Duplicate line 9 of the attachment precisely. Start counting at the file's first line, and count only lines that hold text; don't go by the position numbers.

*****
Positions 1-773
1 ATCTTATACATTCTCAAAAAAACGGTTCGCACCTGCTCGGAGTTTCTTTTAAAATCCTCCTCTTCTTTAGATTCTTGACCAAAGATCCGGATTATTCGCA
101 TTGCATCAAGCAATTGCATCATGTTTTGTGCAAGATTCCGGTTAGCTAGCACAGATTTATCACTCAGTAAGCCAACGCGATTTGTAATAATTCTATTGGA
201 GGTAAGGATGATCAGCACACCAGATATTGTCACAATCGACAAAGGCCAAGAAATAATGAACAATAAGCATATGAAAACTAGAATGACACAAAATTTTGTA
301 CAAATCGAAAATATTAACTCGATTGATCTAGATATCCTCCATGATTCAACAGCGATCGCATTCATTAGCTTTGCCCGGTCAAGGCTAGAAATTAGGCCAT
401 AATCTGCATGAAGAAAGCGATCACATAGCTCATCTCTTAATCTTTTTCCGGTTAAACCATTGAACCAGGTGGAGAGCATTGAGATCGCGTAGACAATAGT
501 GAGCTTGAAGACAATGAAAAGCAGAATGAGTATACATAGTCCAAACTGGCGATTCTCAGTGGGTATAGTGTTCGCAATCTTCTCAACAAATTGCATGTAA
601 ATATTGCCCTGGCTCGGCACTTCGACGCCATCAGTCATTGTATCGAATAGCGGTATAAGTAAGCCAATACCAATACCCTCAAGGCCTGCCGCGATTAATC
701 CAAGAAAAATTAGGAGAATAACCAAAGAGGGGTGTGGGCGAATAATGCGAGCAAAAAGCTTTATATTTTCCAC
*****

701 CAAGAAAAATTAGGAGAATAACCAAAGAGGGGTGTGGGCGAATAATGCGAGCAAAAAGCTTTATATTTTCCAC